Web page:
Google My Business also allows for a business to create two different kinds of posts. Google Offers last for a predetermined amount of time and can be used to advertise special events and discount codes. Google Posts are similar to posts on other social media platforms and can be used like miniature blog posts.

Using Google Ads

In order to grow a business, a business needs to gain more customers, which is where advertising comes in. While Google Ads may not work for every business, Monte believes that every business, big or small, should run a Google Ads campaign at least once to see how much it costs to buy a customer. “Let’s say I want to sell dresses, and I have to advertise on Google Ads, and it costs me $10 a click, and you only get a purchase every three clicks, which costs $30 per dress. There isn’t enough margin in that dress to pay for it. Now you know that Google Ads won’t work, and you know what it costs to buy a client.”

Running a Google Ads campaign on your own is a big risk. While the process has become more automated through machine learning and artificial intelligence, running your own Google Ads campaign is fraught with danger to the uneducated, and you could find yourself losing a lot of money quickly. The SmartHub has its own team of digital marketing experts who can help you create your first Google Ads campaign, which you can contact via messaging the SmartHub Facebook page, by coming into Customs House at 208 Quay St or by emailing the SmartHub at smarthub@rrc.qld.gov.au. Monte is also available to help at monte@content2convert.com.au.

Optimising Your Website

An issue Monte often runs into in his job is businesses with inappropriate websites. These sites are often trying to do too much, they are disjointed, and they have too much content, making it unclear what the business wants the visitor to do. “Anyone interested in your business is going to Google you, so when you Google your own business name, hopefully your website should come up organically on the top of the list, and if you trade out of a physical location, the Google My Business listing should show up on the right-hand side. Websites today are so inexpensive and there are resources here you can access. There’s no reason not to have a website,” Monte said.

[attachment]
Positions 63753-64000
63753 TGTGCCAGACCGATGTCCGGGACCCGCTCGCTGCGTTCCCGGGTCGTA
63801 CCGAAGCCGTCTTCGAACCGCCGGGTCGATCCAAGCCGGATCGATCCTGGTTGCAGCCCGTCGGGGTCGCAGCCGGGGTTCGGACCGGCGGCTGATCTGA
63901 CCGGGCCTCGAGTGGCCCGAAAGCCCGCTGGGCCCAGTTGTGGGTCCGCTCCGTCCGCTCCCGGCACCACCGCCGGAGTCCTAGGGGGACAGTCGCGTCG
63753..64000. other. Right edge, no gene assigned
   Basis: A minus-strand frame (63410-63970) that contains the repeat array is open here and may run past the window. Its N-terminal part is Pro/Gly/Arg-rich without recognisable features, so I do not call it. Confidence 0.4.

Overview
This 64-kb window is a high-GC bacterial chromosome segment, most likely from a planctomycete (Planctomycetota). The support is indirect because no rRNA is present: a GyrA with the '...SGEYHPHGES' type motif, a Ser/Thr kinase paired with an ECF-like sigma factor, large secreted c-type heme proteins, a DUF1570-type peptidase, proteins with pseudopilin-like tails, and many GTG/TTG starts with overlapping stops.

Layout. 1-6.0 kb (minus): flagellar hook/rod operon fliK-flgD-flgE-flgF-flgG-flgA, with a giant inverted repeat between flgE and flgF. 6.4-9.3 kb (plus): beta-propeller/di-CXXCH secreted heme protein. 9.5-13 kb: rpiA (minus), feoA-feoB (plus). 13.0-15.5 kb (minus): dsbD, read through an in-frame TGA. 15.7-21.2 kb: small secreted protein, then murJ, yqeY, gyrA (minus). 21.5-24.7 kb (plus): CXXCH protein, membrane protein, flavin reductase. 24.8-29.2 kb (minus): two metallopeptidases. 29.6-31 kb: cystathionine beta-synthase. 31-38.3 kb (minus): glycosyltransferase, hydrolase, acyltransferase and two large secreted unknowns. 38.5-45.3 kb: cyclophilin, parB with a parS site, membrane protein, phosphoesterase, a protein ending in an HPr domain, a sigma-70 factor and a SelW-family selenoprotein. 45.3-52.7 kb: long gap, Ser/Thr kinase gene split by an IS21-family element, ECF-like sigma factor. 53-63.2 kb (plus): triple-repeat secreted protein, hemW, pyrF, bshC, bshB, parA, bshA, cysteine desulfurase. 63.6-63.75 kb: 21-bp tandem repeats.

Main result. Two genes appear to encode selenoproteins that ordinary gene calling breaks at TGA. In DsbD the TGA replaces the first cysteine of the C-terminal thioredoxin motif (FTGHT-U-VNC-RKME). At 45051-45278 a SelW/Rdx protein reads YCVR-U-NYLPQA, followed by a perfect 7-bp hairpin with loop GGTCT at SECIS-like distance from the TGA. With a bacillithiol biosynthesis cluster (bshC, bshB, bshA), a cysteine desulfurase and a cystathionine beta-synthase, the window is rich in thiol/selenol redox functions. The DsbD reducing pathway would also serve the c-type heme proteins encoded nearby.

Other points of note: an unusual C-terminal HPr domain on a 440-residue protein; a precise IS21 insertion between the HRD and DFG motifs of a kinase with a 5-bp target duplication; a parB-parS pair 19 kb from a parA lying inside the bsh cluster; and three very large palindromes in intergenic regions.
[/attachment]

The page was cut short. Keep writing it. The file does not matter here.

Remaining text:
A good website needs to be able to answer three questions in order to be effective: What is this website about, what is the user supposed to do on the site, and how can the user get in touch with you? Every element of the site should answer one of these three questions. For example, Monte believes that a website should display contact information on every single page. “I think the contact us page is now redundant, because I believe that the phone number should be in the upper right-hand corner on every page of the site, and if it’s on a mobile device there should be a click-to-call button.” A click-to-call button allows a mobile device to make a call without having to input the number. Instead, the user presses the button and the device will check if the user would like to call the number, saving time and making it easier for users to get in contact with you.

There is a simple test Monte uses to work out if a website is effective. “Go to a local bar, sporting club, or an RSL, whatever it might be after work, around six o’clock. Maybe the lighting isn’t great, maybe it’s noisy, and find someone who you don’t know to go to your website on their phone. It has to be on their phone, because they might have an older model and be on a slower network. Get them to go to your site and ask them three questions: What is the site about, what does the site want them to do, and how do they get in touch with you? I speak to lots of people and I ask them if they’ve done this and they tell me, “We’ve taken it to our friends and our co-workers, but they know who you are and that you’re running this business. They know all that, so you can’t use them. You have to go make friends with a stranger.”

Succeeding in SEO